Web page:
Recent research has shown that following a Mediterranean diet can improve your gut diversity and reduce inflammation, which may put you in a better position to fight pathogens like coronavirus.
This involves eating plenty of fruit, vegetables, nuts, seeds, whole grains, legumes and pulses; healthy fats like high-quality extra virgin olive oil; and lean meat or fish for those who wish. At the same time, keep your gut bugs healthy by limiting alcohol intake, salt, sweets and sugary drinks.
You can also support your microbiome by including probiotic-rich foods like natural yoghurt, kefir (fermented milk) or kombucha (fermented tea), which all contain live microbes. Or take a tip from the Koreans and tuck into some kimchi - a tasty mix of fermented vegetables like cabbage with chili and garlic.
Perhaps unsurprisingly, many of the foods recommended in the Mediterranean diet contain a variety of different nutrients that play a role in ensuring that our immune system functions as it should.
Many different vitamins and minerals play a key role in supporting our immune function. Vitamin A, which can be found in brightly coloured fruit and vegetables including spinach, carrots, sweet potatoes, red peppers, mango, papaya and apricots, is just one example.
It’s worth noting that there is no evidence that taking vitamin or mineral supplements can prevent you from catching infections like COVID-19. Some vitamin supplements can be harmful if taken in large doses, so the best way to ensure that you’re getting enough of these nutrients is to eat a healthy, varied diet
You might be worrying about how to get hold of fruit and vegetables if you are stuck in self-isolation or quarantine, but remember that frozen fruit, berries and veg are just as good for you as their fresh counterparts and will last much longer than two weeks. Canned fruit, beans and pulses are also a useful long-lasting option.
Staying healthy in the coronavirus pandemic
If you want to do the best thing to support your health during the COVID-19 pandemic, maintaining a healthy gut is probably more important than stockpiling toilet paper.
To support your immune defenses or those of an elderly relative or friend:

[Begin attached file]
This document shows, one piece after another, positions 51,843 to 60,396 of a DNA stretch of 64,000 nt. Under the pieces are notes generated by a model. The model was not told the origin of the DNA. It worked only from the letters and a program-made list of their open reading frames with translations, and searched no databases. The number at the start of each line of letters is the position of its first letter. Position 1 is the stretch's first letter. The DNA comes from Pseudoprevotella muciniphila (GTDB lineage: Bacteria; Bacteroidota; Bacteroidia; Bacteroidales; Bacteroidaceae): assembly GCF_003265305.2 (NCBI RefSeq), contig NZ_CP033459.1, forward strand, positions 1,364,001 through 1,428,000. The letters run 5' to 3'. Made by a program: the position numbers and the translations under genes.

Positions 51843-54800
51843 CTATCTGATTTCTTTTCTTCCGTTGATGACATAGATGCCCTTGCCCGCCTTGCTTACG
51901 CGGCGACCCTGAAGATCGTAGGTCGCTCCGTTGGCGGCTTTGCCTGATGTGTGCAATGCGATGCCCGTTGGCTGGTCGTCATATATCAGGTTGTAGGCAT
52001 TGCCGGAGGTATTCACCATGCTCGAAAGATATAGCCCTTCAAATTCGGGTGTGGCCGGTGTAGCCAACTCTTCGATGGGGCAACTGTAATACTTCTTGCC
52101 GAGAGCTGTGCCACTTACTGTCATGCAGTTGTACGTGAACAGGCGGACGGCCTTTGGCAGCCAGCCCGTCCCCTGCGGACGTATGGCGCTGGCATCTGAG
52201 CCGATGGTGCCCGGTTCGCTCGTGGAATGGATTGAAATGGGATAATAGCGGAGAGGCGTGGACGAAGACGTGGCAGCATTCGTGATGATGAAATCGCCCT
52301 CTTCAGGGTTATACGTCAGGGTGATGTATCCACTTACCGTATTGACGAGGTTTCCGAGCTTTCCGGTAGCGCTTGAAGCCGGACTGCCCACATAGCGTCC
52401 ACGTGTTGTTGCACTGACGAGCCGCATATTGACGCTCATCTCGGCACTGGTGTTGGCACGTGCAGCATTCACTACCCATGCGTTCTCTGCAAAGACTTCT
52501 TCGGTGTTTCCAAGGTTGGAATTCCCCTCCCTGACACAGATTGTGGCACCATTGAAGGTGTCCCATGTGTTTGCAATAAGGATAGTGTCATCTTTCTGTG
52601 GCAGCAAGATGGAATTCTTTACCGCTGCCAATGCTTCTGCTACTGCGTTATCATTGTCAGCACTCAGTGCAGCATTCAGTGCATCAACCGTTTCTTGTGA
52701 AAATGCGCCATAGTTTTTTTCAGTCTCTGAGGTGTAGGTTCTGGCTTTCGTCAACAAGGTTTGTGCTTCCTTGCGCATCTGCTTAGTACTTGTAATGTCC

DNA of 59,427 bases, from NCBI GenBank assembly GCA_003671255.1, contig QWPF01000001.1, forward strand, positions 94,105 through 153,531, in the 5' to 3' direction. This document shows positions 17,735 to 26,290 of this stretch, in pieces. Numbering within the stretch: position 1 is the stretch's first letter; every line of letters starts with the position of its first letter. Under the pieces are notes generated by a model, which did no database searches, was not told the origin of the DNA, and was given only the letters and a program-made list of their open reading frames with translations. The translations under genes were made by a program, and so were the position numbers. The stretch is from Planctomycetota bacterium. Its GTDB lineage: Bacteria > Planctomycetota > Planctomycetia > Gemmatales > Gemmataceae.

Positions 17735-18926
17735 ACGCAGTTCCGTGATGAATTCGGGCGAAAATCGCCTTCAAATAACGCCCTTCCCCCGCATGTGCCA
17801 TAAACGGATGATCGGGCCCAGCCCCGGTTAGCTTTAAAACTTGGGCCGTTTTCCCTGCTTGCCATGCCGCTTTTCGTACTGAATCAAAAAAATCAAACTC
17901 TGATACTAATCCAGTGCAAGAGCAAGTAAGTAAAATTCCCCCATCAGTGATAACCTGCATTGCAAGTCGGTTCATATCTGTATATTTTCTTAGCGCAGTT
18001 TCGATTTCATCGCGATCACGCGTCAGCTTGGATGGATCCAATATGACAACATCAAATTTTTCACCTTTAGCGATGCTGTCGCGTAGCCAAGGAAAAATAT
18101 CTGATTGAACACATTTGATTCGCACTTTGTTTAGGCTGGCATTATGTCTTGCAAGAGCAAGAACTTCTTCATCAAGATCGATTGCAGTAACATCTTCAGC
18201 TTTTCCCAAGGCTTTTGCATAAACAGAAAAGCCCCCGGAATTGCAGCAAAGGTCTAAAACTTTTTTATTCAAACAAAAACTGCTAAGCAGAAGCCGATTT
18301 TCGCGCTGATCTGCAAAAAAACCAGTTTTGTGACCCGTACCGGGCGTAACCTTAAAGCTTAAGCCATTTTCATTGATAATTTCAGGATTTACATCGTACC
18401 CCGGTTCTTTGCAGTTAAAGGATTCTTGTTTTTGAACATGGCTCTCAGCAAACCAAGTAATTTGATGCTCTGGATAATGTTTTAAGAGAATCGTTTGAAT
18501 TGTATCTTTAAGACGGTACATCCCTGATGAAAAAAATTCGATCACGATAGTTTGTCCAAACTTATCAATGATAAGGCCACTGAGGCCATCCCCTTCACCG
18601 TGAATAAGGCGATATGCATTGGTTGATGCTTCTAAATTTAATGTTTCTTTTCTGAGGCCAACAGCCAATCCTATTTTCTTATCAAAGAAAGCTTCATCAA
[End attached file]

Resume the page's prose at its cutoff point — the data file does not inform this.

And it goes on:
- When you hit the grocery store, head for the whole grains, fruit, veg, legumes, lean meats, oily fish, eggs, nuts, seeds, berries and olive oil
- Get some natural probiotics like yogurt and kefir to have as a daily shot or make your own.
- Avoid processed foods, salt, sweets and alcohol
- Avoid artificial sweeteners and similar additives in foods
- Don’t forget to wash your hands!
Trying to manage your stress and anxiety levels, as well as staying active and getting enough sleep, will also help to keep your immune system in good shape.
Learn more about the link between the gut microbiome and the foods that we eat
ZOE is working together with leading scientists and thousands of volunteers, combining large-scale data and machine learning, to predict personal nutritional responses to any meal and harness the power of the trillions of microbes found in our gut to improve human health.
Join our scientists at the American Society of Nutrition's live online conference to learn more about how we are pioneering the latest science on the microbiome, inflammation and how genes impact our metabolic health.
You can register for this free event here, which will be held on June 2nd.
Find out more:
- How Coronavirus Hijacks Your Cells – The New York Times
- Variation in the human immune system is largely driven by non-heritable influences – Cell
- Nutrition, immunity and COVID-19 - BMJ
- Interactions between the microbiota and the immune system – Science
- Gut microbiome regulates the intestinal immune system - ScienceDaily
- Role of Vitamin A in the Immune System – Journal of Clinical Medicine
- Mediterranean diet intervention alters the gut microbiome in older people reducing frailty and improving health status: the NU-AGE 1-year dietary intervention across five European countries – Gut Microbiota